Winter Health: Busting the Myths About Colds and 'Flu

With winter cold season in full swing, we have some great advice from herbal remedy experts A.Vogel that will help you beat that bug in no time.


Myth 1: Painkillers will help

Many conventional cold and flu remedies contain Paracetamol, which can be toxic to the liver. Research at Edinburgh University in 2011 found that a significant number of people were unintentionally overdosing on Paracetamol, largely because they were taking 2 or 3 different types of cold remedies and/or Paracetamol as well. Out of over 660 patients admitted with liver damage, almost a quarter was caused by overuse of cold and flu remedies containing conventional painkillers.


Myth 2: Antibiotics are good for colds and flu

No amount of antibiotics will do anything to get rid of a cold.  Many of people have grown up with the idea that antibiotics can help you get better when unwell when in fact they are of no use against viruses.  Colds and flu are viral infections.  Antibiotics only kill bacteria (both good and bad, alas), not viruses.

Antibiotics are a very powerful class of medicine which do help save lives in extreme illness, but over the years their strength has been misused and abused, both by doctors and patients.  Now, when they are really needed, they are less likely to work.  Using them 'just in case' or as a prescription to keep patients happy is leading to their becoming ineffectual when really needed.  They also wreak havoc on the 'good bacteria' in your body, so are best avoided as much as possible.


Myth 3: Feed a cold, starve a fever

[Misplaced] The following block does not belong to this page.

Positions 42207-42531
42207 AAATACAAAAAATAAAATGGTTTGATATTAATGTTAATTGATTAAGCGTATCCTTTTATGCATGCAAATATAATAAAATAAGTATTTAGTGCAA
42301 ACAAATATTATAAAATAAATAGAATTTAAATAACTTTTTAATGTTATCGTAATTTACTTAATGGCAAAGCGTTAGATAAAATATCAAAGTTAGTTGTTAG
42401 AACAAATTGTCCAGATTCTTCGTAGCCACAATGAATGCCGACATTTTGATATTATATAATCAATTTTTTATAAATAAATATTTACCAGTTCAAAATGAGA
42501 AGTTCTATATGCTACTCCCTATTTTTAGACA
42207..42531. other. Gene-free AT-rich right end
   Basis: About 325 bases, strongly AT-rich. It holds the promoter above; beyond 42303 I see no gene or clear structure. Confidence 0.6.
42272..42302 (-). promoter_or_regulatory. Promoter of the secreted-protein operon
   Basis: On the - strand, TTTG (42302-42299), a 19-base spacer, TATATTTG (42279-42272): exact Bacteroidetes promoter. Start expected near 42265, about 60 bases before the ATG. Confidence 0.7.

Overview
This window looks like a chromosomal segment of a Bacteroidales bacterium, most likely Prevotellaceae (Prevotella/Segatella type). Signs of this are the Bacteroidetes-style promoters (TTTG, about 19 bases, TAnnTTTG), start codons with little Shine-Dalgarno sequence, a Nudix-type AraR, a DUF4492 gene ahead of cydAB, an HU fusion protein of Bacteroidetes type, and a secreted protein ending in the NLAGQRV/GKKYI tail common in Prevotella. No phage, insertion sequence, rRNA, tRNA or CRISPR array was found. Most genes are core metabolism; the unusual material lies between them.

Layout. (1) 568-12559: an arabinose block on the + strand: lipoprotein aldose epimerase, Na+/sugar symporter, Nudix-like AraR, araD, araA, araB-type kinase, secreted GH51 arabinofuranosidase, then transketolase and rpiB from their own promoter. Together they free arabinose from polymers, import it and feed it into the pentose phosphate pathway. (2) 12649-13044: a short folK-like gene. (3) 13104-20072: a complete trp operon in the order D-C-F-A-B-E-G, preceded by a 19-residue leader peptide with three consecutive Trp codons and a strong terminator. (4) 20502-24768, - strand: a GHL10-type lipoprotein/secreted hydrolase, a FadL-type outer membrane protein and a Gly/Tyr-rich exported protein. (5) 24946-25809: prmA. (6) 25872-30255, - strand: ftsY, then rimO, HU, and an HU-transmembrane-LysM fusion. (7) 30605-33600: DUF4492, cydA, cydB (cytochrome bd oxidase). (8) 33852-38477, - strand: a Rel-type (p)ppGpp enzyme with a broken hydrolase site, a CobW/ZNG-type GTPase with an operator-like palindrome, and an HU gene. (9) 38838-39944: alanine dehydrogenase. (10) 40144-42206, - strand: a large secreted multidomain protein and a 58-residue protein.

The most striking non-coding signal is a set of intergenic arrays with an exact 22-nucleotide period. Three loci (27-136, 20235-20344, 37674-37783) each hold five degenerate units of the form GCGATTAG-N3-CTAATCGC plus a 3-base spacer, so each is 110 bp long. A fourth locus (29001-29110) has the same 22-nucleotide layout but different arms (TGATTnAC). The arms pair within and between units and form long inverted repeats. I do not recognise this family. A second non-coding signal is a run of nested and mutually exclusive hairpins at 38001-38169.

This old wives' tale is not a great idea if it means lots of sugary, stodgy food. All that saturated fat and refined sugar takes a long time and a lot of energy to digest, energy your body would be better using to get healthy. Saturated fat and refined sugar also impede the functioning of the immune system (possibly the reason you got sick in the first place if your diet is not great) and are bad for your digestive system, where most of your immune cells live. They will also drain your body of essential nutrients such as magnesium, which are vital for fighting infection and fuelling recovery.

Eat lightly and choose vitamin-rich foods, such as blueberries and citrus for vitamin C, good for both immune function and the lining of the lungs.  Adding plenty of garlic to your diet and avoiding dairy is also advised.


Myth 4: Chicken soup feeds the soul and fights the cold

This one is true. But for vegetarians and vegans, miso soup would be equally warming and nourishing, a rich source of nutrients and good for the gut, which houses over 70% of our immune cells. Add beta carotene-rich foods such as sweet potatoes, carrots, squash and spinach to your diet for its benefits to the membranes lining your respiratory system. And also pumpkin and sunflower seeds, and rich dark greens such as chard for zinc, which supports healthy immune function.

If you have been vomiting or experiencing diarrhoea with your cold/flu, eat bananas, which are full of the mineral potassium that is lost along with bodily fluids.

Avoid alcohol, but have lots of hot drinks such as hot water with lemon and ginger. Look for preparations containing elderberry, which is great for stopping infections from spreading.


Myth 5: Work it off

Lots of people will expect you to keep going at work, school or college. There is even the myth that if you 'give in' to it, you'll be ill for longer. In fact, the opposite is true. Stay warm and cosy, keep hydrated, and get lots of sleep and rest. That way you'll recover properly, and not become vulnerable to the recurrent rounds of infection.

The alternative theory that there's nothing you can do is also inaccurate. Take echinacea at the first sign of a cold to limit its duration and severity.


Sources:

Alison Cullen, A.Vogel Education Manager and Nutritional Therapist
Craig DGN et al. British Journal of Clinical Pharmacology 2011 DOI: 10.1111/j.1365-2125.2011.04067.x
Sanu A and Eccles R. The effects of a hot drink on nasal airflow and symptoms of common cold and flu. Rhinology 2008; 46: 271-275
Vimalanathan S et al. Planta Med 2013; 79 – PN115 DOI: 10.1055/s-0033-1352457

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